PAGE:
Military Vehicle VW Kubelwagen
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- Last updated: 16/12/2016
When Adolf Hitler came to power in 1933 and the German army began to re-arm and upgrade ageing equipment, vehicle manufacturers were asked to produce trucks and cars which would have a military application as well as civilian use. One such manufacturer was Ferdinand Porsche, whom Hitler asked to develop a ‘Volkswagen’ or ‘People’s Car’ which was to be inexpensive and easy to manufacture. This was the KdF wagen (Volkswagen Beetle) which was intended to be a mass-produced family vehicle, but what resulted was also ideally suited as the basic vehicle for military use.
The Reich’smotor Industry
In the 1930s the German motor industry was undergoing a radical change in an attempt to reduce development and production costs. For example, four companies, Audi, DKW, Horch and Wanderer, combined to form the Auto Union AG in November 1931. The Government of the Weimar Republic at the time invested financial backing to this amalgamation, but two years later when Hitler and the Nazi Party was elected even more money was ploughed into developing the motor industry. It has been estimated that investment more than doubled in two years with five million marks in 1933 to some eleven million marks by 1935, at a time when around 36 companies were producing vehicles.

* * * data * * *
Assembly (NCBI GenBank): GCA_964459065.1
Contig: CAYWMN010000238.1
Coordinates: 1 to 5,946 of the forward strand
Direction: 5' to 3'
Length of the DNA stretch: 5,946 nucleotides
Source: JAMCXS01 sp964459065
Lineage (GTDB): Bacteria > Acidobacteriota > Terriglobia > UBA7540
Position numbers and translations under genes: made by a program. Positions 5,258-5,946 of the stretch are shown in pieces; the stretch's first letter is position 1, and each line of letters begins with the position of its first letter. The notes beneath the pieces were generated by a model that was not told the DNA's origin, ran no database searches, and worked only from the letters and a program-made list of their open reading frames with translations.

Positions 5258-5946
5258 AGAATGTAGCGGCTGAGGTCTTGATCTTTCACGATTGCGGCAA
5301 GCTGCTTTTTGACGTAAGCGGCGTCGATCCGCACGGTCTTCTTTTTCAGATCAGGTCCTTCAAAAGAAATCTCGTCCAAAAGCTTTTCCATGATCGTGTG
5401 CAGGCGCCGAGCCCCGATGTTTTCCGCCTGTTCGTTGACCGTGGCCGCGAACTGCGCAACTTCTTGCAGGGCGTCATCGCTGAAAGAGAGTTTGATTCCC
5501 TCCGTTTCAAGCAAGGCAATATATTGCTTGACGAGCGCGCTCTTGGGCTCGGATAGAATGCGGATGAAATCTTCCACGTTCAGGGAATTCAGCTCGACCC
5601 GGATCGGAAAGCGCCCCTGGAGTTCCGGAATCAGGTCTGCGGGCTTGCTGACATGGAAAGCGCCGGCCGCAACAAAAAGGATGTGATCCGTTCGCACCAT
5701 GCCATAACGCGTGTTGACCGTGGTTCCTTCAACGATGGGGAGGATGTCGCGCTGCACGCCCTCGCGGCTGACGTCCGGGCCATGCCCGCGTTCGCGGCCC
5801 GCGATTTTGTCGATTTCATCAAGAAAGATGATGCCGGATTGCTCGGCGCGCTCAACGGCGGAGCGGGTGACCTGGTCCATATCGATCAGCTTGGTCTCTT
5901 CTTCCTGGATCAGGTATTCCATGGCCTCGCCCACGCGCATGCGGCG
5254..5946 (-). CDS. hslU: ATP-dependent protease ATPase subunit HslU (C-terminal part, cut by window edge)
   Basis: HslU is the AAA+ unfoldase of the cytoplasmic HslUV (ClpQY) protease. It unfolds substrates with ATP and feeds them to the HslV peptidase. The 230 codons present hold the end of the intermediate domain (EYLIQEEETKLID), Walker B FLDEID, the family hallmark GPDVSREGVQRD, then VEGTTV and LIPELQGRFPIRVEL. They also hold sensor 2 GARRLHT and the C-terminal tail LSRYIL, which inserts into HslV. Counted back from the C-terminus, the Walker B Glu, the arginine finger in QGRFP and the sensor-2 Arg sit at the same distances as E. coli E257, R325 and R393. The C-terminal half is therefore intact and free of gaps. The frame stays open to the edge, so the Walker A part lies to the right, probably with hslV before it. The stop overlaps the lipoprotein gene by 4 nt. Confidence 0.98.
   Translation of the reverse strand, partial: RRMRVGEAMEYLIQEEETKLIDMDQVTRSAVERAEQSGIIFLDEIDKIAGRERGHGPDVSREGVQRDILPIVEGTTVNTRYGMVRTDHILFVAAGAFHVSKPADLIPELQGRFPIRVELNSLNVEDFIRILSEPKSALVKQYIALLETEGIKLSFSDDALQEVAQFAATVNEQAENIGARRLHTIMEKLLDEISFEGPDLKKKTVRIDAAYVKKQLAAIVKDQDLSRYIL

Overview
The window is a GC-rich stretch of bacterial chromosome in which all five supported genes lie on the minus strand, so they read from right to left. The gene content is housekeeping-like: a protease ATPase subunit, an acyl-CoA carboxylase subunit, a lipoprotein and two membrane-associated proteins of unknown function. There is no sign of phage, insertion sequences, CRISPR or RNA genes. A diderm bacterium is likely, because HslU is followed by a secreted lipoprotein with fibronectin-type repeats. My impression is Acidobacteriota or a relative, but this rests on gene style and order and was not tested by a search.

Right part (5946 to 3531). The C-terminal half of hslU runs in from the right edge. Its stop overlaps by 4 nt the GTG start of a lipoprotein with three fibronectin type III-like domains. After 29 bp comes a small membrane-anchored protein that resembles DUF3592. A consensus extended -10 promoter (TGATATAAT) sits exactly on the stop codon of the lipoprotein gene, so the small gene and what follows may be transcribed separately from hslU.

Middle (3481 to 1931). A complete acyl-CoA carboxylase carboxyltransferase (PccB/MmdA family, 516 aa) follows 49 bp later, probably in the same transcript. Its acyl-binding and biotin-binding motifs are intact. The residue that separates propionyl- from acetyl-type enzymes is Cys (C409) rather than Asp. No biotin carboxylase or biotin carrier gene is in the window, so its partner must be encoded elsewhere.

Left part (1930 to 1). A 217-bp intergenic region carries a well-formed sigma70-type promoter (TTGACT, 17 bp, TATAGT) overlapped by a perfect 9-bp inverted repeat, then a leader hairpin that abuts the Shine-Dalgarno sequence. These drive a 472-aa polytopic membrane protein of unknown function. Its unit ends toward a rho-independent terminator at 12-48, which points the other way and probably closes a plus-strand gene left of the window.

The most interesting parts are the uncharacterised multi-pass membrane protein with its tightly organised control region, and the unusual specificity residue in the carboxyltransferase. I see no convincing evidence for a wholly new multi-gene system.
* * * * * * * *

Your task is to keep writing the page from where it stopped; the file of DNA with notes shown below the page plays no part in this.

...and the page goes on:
In 1938 Germany annexed Austria and also acquired the motor industry of Czechoslovakia in the same year. This was a huge manufacturing base with the capacity to produce all types of motor vehicles. Germany sent hundreds of vehicles to support General Franco during the Spanish Civil War of 1936-1939, where they were tested in readiness for combat roles on a much larger and more demanding scale. By now there were over 100 different types of trucks being produced, some 55 various types of cars and 150 forms of motorcycle. It was obvious that streamlining had to be introduced and this number reduced to create a more efficient industry. The number of truck designs was reduced by a massive 80% so that only 19 types remained to be produced. The different types of cars were reduced down to 30, from which Ferdinand Porsche’s Volkswagen would emerge. It was a radical move but it reduced waste and introduced a range of commonality in parts.
‘Kubelwagen’(Bucket or Tub car)
When Germany invaded Poland in September 1939, the Type 62 car was being used in a range of liaison roles. However, following experiences in the campaign the army asked for a more refined vehicle with better off-road capabilities. This resulted in the Type 82 or ‘Kubelwagen’ (Bucket or Tub car) - a very basic vehicle with no frills, but easily and cheaply built.
It was a basic 4X2, four door, four-seat vehicle fitted with a four-cylinder, air-cooled engine rated at 985cc, 23bhp to give speeds up to 80km/h. In 1943 a larger engine of 1,131cc, 25bhp was fitted which gave more power. The vehicle was highly successful in service, even in Russia and North Africa, where it’s novel limited slip differential and rear mounted engine/drive gave it an effective off-road capability without complicated four wheel drive.